The front door opens into the great room, “and I’m sure we at least doubled our cabinet and countertop space,” Anderson said. An archway used to connect the living room and dining room. Now all three living spaces are connected by two larger Tudor archways. All of the home’s original windows, and there are many, were untouched.

The new kitchen has amenities that Anderson never enjoyed before, including a garbage disposal, a dishwasher and a kitchen faucet that turns on and off with a touch anywhere on its surface. The stainless undermount double-basin sink is a half-divide model that provides space for washing larger items.

The new cupboards extend to the ceiling and are accented with crown molding. The countertops are made of quartz that was marbled to look like granite. A gas range is built into the large center island.

The kitchen cabinetry is state-of-the-art with soft-close drawers and full-open corner cabinets. Shelves on the side of the cabinet by the window show off little treasures. The remodelers also found space for a pull-out spice rack and another pull-out to store kitchen sink utilities.

The pale grey-green walls of the kitchen catch the natural light and look different depending on the time of day, Anderson said. A sage green subway tile backsplash marries the countertops and cupboards. The old tile kitchen floor was replaced with oak to match the hardwood floors in the living and dining rooms.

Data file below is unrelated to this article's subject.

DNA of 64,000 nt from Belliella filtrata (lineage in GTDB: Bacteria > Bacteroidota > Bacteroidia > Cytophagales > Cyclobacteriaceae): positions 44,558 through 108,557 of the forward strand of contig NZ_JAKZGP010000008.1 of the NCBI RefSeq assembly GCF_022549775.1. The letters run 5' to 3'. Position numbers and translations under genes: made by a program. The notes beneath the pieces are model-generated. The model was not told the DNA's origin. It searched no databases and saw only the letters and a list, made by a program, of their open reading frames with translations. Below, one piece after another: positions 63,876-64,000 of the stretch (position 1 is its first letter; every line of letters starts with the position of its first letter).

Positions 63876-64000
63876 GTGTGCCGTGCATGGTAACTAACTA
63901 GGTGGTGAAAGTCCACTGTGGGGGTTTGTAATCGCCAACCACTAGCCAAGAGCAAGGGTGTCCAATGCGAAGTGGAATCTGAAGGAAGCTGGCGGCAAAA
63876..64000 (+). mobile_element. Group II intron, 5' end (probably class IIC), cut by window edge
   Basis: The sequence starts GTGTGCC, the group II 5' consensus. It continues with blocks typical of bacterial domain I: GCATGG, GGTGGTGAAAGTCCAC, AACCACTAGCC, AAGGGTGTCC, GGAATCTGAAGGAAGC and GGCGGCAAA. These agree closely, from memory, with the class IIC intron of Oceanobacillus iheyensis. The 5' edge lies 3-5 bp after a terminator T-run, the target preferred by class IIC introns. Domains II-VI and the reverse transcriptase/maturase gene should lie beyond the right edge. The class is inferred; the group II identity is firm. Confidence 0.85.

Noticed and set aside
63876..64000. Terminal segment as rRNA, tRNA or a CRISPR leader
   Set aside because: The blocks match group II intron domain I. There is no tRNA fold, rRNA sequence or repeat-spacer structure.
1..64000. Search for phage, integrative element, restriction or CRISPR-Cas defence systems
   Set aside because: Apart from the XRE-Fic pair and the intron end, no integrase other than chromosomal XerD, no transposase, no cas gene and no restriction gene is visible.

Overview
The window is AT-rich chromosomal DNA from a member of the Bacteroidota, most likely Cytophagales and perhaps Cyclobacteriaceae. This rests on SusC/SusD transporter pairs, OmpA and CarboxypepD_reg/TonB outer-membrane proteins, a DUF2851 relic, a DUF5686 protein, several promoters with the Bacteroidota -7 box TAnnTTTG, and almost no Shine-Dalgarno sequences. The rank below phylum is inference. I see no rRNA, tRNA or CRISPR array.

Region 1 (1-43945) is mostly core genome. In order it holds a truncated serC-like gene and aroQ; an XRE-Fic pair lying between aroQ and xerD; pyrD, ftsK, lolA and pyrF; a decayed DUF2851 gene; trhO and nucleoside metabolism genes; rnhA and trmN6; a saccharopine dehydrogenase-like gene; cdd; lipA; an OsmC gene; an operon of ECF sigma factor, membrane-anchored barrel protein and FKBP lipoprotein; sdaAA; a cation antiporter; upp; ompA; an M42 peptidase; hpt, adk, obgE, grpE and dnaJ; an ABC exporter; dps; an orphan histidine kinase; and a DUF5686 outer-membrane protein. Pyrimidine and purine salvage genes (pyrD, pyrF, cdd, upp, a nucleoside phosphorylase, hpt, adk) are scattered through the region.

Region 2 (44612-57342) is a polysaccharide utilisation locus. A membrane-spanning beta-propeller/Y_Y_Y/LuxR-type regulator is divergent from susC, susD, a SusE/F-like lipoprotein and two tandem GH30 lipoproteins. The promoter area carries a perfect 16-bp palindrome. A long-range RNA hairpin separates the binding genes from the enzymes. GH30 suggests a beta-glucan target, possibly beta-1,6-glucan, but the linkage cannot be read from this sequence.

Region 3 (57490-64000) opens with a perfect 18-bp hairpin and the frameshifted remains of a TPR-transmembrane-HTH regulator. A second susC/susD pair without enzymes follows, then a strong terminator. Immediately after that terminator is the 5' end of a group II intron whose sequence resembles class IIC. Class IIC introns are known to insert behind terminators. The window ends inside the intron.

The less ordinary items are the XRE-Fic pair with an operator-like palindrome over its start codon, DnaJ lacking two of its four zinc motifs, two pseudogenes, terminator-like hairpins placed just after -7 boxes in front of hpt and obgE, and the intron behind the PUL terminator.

The new stainless appliances include a side-by-side refrigerator and a double oven that includes a combination convection and microwave. The new 18-inch dishwasher is plenty large for just the two of them, Anderson said.

One of Anderson’s goals was to have a kitchen where the cook was not cut off from the activity going on elsewhere in the living area. “And I wanted more space for people to mingle,” she said.

Anderson loves to entertain and try out new recipes. “I try to do a lot of healthy Mediterranean meals,” she said. “My absolute favorite meal is Friends­giving. I do two turkeys because I want leftovers, mashed potatoes, stuffing. Percy is more Southern, so we add in collard greens, mac and cheese, cornbread.”

Working with Castle Building and Remodelling was super-efficient, Anderson said. The project got underway on November 11, 2019, and was finished by the first of February. “Castle gave us a very detailed schedule,” she said. “Everything down to the electrical outlets was mapped out before the project began. But they were flexible.”

What Anderson wanted most from the remodeling was “the openness of the floor plan,” she said. “That was absolutely critical.” What she loves most about the openness “is that it is so bright in here,” she added. “I love the cheeriness when I walk down in the morning. Working from home now, it’s great to sit at the island and work.”